• Step 2: Write the transition using the formula

Transition: To avoid this mental whiplash, you need transitions, but not just any old transition.

  • I first mentioned the old paragraph: this mental whiplash
  • Then I brought in the new: you need transitions, but not just any transitions
  • I put in the connection: to avoid

Example 2

2nd Paragraph Topic: You must have effective transitions

3rd Paragraph Topic: Each subtopic must build upon the next

  • Step 1 Find the Connection: The third topic is needed in order to do the second topic
  • Step 2 Write the transition using the formula

Transition: These effective transitions require the author to show how their paragraphs work together and build upon each other.

  • I first mentioned the old paragraph: these effective transitions
  • Then I brought in the new: show how their paragraphs word together and build upon each other
  • I put in the connection: require (one topic requires the other)

Examples from Nonfiction Books

You do not want a full-fledged effective transition between every paragraph in your book—that would be annoying— just when you switch to a new idea.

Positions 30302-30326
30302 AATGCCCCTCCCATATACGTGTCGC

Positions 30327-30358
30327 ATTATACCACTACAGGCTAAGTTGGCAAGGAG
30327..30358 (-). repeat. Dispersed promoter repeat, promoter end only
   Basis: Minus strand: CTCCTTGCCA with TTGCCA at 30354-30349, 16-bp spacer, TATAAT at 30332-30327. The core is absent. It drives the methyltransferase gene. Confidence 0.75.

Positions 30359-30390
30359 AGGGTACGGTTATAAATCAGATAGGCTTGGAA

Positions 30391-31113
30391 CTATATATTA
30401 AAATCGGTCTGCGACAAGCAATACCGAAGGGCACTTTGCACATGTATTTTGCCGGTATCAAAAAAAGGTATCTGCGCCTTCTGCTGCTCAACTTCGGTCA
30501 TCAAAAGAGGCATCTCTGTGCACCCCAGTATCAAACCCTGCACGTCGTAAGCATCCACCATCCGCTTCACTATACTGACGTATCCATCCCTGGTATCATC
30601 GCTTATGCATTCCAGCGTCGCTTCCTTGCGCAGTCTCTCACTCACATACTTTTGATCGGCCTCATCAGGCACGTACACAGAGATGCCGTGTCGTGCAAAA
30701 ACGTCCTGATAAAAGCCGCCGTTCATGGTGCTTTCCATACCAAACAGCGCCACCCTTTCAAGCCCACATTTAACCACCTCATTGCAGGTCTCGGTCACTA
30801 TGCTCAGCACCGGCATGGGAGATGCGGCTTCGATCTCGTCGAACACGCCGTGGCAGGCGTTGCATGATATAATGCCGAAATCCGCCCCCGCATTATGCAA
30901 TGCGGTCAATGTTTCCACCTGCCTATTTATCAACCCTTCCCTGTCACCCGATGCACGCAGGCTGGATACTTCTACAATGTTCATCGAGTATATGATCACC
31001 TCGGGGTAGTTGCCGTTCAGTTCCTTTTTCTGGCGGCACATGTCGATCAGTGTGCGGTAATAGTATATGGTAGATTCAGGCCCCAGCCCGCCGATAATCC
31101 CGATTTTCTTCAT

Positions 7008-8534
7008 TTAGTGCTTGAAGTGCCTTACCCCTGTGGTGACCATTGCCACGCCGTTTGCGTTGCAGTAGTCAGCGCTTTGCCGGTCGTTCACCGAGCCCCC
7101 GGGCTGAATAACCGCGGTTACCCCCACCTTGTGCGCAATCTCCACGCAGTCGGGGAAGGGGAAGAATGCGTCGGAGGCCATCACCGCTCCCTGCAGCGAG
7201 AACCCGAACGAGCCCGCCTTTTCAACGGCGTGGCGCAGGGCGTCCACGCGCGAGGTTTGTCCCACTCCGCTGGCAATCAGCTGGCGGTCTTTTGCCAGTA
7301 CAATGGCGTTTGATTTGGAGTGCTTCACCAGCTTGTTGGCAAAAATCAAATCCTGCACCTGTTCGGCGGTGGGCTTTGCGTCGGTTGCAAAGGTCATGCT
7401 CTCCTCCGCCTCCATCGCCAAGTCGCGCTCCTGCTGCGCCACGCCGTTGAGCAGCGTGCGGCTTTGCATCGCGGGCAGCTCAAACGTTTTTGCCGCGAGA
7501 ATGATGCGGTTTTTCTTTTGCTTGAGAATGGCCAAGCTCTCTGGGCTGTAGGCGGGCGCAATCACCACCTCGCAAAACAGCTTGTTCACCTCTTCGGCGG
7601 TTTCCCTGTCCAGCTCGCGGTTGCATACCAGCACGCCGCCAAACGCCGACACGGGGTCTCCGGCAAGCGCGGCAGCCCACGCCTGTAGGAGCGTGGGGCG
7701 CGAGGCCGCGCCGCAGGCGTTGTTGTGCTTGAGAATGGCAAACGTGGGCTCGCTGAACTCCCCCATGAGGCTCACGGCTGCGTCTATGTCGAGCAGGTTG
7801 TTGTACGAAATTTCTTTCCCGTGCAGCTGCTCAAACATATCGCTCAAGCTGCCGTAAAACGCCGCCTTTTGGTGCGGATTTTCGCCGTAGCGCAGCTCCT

With each suggested transition, I underlined the previous topic, italicized the new topic, and put the connection in bold. You will notice that these transitions are more than one sentence long, and that is ok.

Example 1

Topic #1: There are people, culprits, in your life that can keep you from dating effectively.

Topic#2: You must determine why you want to date.

 

Suggested transition: After you eliminate the culprit(s) in your life, take a look at yourself. What if you are the culprit? If your reason for dating isn’t a good one, you may be preventing yourself from effective dating. 

Connection: The second happens after the first; the second topic may be another aspect of the first; and both are ways to ensure you are dating effectively

Example 2

Topic #1: The community should care more about food allergies.

Topic #2: The second time my son had an incident.

 

Suggested Transition: While I hoped others would understand food allergies and adapt to our culture, I don’t regret choosing to allow [name] to brave the world so both he and I could feel normal, connected, and involved. But it did result in another incident. However, this time we kept him safe for a longer duration.